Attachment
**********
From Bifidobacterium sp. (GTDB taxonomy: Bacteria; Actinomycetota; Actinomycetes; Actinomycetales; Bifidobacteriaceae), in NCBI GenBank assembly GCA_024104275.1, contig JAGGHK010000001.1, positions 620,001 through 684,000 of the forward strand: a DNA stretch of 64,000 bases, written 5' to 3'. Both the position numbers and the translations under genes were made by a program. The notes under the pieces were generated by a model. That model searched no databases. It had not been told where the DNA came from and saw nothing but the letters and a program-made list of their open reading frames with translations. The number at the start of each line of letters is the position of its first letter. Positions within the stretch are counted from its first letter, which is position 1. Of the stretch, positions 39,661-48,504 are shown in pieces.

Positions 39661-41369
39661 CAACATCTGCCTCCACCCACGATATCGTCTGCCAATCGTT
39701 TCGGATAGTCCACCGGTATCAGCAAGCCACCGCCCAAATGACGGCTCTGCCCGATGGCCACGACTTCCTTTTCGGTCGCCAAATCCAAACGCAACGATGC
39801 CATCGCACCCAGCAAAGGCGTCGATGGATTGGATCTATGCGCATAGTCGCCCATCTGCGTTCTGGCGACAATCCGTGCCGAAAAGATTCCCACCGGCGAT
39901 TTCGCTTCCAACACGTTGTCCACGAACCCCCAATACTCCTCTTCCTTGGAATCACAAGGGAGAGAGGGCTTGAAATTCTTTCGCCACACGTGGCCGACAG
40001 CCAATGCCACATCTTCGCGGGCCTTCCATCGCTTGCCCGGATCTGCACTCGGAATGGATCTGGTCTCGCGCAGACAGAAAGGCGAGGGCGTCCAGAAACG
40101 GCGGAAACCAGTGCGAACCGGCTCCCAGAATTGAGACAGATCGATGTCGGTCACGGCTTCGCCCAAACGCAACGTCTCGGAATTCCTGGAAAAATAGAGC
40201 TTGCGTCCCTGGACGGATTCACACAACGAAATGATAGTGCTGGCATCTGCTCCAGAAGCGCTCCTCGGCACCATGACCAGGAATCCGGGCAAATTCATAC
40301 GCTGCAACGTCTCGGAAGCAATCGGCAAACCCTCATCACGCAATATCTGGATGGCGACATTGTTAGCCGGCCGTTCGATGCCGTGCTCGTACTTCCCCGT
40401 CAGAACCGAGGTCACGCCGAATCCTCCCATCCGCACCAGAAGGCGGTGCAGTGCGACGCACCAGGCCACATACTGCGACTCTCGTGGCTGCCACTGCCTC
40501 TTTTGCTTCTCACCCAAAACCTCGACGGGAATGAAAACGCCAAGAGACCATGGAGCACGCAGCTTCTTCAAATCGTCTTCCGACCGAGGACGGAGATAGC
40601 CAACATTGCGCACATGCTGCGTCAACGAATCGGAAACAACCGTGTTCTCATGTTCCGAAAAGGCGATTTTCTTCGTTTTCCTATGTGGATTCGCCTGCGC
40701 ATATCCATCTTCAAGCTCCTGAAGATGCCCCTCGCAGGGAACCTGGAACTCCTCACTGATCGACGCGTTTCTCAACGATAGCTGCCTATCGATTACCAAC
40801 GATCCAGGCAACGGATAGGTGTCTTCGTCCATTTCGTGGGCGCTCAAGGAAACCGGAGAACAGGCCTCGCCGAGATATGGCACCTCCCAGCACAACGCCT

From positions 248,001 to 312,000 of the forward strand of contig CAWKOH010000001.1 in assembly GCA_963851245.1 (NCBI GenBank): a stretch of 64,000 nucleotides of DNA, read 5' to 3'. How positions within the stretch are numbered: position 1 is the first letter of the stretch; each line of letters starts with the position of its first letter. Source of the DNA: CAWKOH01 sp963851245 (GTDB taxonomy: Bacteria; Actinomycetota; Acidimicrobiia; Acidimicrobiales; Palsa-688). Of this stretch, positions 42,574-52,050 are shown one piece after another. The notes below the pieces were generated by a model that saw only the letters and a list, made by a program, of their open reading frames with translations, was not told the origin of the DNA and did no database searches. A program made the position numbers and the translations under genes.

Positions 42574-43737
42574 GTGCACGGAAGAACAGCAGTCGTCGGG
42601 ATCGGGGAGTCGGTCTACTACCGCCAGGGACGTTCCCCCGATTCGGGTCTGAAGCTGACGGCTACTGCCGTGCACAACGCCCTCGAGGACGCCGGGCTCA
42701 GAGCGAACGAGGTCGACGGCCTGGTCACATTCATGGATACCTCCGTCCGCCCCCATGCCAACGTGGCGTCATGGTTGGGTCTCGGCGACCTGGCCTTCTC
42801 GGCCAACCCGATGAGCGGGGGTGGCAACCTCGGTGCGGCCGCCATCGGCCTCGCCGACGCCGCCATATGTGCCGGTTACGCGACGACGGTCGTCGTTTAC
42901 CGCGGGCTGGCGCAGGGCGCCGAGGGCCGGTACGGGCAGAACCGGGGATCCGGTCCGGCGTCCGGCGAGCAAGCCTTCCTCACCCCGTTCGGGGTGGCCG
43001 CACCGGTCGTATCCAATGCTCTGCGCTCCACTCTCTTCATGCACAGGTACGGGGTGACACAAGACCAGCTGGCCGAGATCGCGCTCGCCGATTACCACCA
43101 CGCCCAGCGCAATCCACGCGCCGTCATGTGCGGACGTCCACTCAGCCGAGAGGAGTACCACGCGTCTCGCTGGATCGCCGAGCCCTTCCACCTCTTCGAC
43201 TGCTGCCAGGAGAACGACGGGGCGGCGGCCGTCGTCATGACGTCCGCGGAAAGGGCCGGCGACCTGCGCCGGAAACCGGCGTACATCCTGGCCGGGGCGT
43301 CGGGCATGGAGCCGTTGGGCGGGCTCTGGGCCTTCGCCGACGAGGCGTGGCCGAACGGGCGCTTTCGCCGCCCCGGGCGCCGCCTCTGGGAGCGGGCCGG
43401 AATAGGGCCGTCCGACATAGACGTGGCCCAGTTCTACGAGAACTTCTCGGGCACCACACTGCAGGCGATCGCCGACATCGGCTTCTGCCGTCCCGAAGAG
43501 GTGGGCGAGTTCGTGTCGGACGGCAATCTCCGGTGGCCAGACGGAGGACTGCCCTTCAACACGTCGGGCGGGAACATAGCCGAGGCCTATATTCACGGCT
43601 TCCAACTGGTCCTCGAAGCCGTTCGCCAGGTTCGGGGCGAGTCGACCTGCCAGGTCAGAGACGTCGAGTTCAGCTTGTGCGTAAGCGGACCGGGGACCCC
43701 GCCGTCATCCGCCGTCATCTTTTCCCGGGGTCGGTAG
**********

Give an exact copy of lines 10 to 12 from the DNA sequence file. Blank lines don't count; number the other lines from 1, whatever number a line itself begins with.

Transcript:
40301 GCTGCAACGTCTCGGAAGCAATCGGCAAACCCTCATCACGCAATATCTGGATGGCGACATTGTTAGCCGGCCGTTCGATGCCGTGCTCGTACTTCCCCGT
40401 CAGAACCGAGGTCACGCCGAATCCTCCCATCCGCACCAGAAGGCGGTGCAGTGCGACGCACCAGGCCACATACTGCGACTCTCGTGGCTGCCACTGCCTC
40501 TTTTGCTTCTCACCCAAAACCTCGACGGGAATGAAAACGCCAAGAGACCATGGAGCACGCAGCTTCTTCAAATCGTCTTCCGACCGAGGACGGAGATAGC